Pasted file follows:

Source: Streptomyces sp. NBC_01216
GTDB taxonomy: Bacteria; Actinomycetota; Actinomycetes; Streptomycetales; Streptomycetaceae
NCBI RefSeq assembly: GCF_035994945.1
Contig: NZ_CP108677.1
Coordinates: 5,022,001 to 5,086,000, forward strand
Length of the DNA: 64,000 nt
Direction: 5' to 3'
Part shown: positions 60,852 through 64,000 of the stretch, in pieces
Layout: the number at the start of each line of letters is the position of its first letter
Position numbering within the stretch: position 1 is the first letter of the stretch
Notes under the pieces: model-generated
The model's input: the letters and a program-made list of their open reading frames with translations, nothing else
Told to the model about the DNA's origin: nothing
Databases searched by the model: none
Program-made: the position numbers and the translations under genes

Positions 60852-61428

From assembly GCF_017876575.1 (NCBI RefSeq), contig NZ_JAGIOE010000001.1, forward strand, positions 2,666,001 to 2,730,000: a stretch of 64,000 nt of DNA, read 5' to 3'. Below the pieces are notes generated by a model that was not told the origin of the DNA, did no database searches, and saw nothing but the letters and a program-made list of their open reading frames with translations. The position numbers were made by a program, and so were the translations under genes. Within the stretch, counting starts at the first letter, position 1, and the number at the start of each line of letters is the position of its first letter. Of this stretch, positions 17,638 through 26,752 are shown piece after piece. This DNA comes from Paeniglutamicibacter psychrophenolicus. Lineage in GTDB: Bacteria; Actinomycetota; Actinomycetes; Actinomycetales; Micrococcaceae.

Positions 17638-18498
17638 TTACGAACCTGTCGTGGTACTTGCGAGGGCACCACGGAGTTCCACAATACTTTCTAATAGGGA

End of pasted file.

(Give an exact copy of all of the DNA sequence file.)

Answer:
Source: Streptomyces sp. NBC_01216
GTDB taxonomy: Bacteria; Actinomycetota; Actinomycetes; Streptomycetales; Streptomycetaceae
NCBI RefSeq assembly: GCF_035994945.1
Contig: NZ_CP108677.1
Coordinates: 5,022,001 to 5,086,000, forward strand
Length of the DNA: 64,000 nt
Direction: 5' to 3'
Part shown: positions 60,852 through 64,000 of the stretch, in pieces
Layout: the number at the start of each line of letters is the position of its first letter
Position numbering within the stretch: position 1 is the first letter of the stretch
Notes under the pieces: model-generated
The model's input: the letters and a program-made list of their open reading frames with translations, nothing else
Told to the model about the DNA's origin: nothing
Databases searched by the model: none
Program-made: the position numbers and the translations under genes

Positions 60852-61428

From assembly GCF_017876575.1 (NCBI RefSeq), contig NZ_JAGIOE010000001.1, forward strand, positions 2,666,001 to 2,730,000: a stretch of 64,000 nt of DNA, read 5' to 3'. Below the pieces are notes generated by a model that was not told the origin of the DNA, did no database searches, and saw nothing but the letters and a program-made list of their open reading frames with translations. The position numbers were made by a program, and so were the translations under genes. Within the stretch, counting starts at the first letter, position 1, and the number at the start of each line of letters is the position of its first letter. Of this stretch, positions 17,638 through 26,752 are shown piece after piece. This DNA comes from Paeniglutamicibacter psychrophenolicus. Lineage in GTDB: Bacteria; Actinomycetota; Actinomycetes; Actinomycetales; Micrococcaceae.

Positions 17638-18498
17638 TTACGAACCTGTCGTGGTACTTGCGAGGGCACCACGGAGTTCCACAATACTTTCTAATAGGGA